This thrice he cryed so ragingly, as the yuong man gest him mad, and was with feare almost beside himself.
He called Mongan over to him, and spoke to him very threateningly and ragingly.
Now, on that cot, in that cell, ragingly he retraced his steps.
ragingly he spluttered and gulped, and then kicked the bins with all his might.
Quoth Faustus, ragingly: "I will know, or I will not live, wherefore dispatch and tell me."
I am ragingly hungry, but perhaps the Serenade will keep me harmless and quiet for a little.
He did not understand it; but he was ragingly hungry, and such an opportunity was quite irresistible.
c.1300, "madness, insanity; fit of frenzy; anger, wrath; fierceness in battle; violence of storm, fire, etc.," from Old French rage, raige "spirit, passion, rage, fury, madness" (11c.), from Medieval Latin rabia, from Latin rabies "madness, rage, fury," related to rabere "be mad, rave" (cf. rabies, which originally had this sense), from PIE *rebh- "violent, impetuous" (cf. Old English rabbian "to rage"). Similarly, Welsh (cynddaredd) and Breton (kounnar) words for "rage, fury" originally meant "hydrophobia" and are compounds based on the word for "dog" (Welsh ci, plural cwn; Breton ki). In 15c.-16c. it also could mean "rabies." The rage "fashion, vogue" dates from 1785.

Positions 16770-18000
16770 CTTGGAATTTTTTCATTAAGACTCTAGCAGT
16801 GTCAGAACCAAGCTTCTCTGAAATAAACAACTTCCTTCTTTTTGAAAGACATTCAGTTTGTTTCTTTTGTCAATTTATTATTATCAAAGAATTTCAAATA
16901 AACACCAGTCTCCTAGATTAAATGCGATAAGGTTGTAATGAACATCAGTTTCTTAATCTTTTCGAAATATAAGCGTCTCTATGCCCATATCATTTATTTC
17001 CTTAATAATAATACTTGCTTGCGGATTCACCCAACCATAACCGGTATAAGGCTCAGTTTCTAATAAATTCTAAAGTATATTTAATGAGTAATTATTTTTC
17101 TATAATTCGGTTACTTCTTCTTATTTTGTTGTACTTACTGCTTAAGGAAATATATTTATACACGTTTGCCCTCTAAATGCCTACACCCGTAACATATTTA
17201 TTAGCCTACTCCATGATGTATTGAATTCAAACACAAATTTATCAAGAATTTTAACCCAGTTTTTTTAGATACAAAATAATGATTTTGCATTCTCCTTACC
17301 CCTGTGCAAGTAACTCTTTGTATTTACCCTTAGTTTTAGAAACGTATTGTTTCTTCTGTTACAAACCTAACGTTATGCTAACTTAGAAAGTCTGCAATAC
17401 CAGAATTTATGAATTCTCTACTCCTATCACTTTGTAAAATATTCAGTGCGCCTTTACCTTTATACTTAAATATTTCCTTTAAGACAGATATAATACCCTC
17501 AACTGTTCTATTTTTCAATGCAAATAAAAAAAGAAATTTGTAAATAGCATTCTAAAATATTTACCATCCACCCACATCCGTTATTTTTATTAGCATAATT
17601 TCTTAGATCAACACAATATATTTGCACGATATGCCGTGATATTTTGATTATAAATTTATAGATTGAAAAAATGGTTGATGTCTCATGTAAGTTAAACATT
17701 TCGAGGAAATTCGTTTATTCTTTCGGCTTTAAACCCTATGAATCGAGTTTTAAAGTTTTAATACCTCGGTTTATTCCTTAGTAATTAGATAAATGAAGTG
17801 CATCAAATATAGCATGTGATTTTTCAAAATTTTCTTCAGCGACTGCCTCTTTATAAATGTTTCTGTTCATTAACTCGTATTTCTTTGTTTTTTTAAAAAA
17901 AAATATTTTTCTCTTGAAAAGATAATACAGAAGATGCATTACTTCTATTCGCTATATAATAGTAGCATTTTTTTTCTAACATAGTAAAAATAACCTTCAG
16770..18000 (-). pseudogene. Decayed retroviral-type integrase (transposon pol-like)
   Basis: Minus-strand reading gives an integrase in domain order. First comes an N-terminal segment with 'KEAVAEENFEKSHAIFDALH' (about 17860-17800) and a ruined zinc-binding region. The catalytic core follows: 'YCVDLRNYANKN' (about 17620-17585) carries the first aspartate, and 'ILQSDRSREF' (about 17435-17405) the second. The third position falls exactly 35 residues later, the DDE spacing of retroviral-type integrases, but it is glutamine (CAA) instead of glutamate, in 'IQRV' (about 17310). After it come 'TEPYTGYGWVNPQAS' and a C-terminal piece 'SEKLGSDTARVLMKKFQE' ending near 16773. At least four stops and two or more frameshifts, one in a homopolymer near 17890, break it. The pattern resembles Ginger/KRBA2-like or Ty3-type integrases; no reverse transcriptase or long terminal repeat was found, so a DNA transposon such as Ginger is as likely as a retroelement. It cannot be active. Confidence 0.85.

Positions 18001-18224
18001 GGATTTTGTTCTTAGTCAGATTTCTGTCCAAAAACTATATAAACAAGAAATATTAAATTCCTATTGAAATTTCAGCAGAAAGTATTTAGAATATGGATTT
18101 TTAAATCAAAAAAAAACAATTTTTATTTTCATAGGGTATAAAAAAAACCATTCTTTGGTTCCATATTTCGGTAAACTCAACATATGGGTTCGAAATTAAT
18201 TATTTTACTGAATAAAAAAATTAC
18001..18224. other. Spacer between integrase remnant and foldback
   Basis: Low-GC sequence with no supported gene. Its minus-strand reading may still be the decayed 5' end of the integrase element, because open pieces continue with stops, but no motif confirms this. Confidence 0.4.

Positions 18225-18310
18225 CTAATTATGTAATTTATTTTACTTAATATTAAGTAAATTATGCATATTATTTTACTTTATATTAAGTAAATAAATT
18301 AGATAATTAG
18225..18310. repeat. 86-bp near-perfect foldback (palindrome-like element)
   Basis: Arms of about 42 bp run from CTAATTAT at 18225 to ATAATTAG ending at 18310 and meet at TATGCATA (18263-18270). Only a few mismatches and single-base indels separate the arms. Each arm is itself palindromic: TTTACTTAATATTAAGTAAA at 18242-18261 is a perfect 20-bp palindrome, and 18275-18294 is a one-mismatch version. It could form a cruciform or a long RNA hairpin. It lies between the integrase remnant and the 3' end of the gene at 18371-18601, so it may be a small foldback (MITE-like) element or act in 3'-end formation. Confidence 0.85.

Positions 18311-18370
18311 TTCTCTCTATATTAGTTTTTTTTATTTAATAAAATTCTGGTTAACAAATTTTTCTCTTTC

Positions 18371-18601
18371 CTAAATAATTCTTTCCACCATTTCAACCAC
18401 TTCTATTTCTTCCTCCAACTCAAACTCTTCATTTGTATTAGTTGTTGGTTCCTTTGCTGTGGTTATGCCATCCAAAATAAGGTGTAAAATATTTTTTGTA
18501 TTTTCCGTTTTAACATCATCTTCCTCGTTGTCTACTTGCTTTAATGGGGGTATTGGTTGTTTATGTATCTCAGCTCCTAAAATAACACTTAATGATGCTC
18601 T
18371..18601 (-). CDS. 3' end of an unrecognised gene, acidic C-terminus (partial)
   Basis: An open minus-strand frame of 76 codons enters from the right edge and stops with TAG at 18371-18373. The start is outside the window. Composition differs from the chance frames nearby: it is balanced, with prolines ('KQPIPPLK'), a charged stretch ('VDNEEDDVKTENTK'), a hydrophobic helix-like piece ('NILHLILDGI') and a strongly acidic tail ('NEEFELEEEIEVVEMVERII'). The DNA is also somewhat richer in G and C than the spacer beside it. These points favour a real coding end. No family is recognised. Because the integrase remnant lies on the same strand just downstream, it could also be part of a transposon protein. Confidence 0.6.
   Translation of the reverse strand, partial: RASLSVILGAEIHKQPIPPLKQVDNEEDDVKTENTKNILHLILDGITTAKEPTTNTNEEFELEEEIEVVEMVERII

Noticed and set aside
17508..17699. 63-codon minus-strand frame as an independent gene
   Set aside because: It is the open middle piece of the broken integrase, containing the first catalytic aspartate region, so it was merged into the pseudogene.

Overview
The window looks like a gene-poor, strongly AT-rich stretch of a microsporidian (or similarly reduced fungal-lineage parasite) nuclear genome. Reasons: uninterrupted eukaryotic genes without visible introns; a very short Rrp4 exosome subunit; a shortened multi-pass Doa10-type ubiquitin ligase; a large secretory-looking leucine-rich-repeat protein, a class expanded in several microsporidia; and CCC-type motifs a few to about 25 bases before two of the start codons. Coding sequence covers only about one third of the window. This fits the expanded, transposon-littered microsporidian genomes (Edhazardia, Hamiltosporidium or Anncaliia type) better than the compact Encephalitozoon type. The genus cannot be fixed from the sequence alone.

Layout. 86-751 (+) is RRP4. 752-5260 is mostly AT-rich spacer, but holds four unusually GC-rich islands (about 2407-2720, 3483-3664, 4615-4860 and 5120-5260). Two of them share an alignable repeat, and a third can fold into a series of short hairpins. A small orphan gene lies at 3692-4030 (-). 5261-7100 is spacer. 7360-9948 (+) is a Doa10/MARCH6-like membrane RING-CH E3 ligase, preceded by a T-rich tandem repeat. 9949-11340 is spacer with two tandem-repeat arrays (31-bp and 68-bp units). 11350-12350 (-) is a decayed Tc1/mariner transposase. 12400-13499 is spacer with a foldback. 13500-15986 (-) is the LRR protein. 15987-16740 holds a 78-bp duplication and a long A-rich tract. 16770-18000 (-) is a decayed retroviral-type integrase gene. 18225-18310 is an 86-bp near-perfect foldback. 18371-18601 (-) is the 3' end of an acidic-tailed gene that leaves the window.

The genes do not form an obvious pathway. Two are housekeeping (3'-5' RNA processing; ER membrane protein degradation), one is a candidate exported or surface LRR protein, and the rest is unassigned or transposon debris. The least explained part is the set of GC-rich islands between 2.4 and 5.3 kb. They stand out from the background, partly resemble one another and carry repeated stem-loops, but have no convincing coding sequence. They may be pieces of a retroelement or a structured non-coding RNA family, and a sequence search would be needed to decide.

mid-13c., "to play, romp," from rage (n.). Meanings "be furious; speak passionately; go mad" first recorded c.1300. Of things from 1530s. Related: Raged; raging.
A good party: This is a rage, man (Australian 1980+, Canadian 1990s+)